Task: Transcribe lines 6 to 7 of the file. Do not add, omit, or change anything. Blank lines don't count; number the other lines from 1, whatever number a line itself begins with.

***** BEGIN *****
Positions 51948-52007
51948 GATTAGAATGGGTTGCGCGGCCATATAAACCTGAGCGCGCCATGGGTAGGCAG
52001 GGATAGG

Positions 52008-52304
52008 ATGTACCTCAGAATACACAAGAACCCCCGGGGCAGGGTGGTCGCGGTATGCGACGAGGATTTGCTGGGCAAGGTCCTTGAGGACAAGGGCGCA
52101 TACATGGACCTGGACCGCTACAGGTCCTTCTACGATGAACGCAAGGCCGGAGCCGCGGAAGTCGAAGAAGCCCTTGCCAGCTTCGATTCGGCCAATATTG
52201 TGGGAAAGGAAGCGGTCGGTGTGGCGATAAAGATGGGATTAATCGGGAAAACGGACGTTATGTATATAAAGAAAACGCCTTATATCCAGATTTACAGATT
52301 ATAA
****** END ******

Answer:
52101 TACATGGACCTGGACCGCTACAGGTCCTTCTACGATGAACGCAAGGCCGGAGCCGCGGAAGTCGAAGAAGCCCTTGCCAGCTTCGATTCGGCCAATATTG
52201 TGGGAAAGGAAGCGGTCGGTGTGGCGATAAAGATGGGATTAATCGGGAAAACGGACGTTATGTATATAAAGAAAACGCCTTATATCCAGATTTACAGATT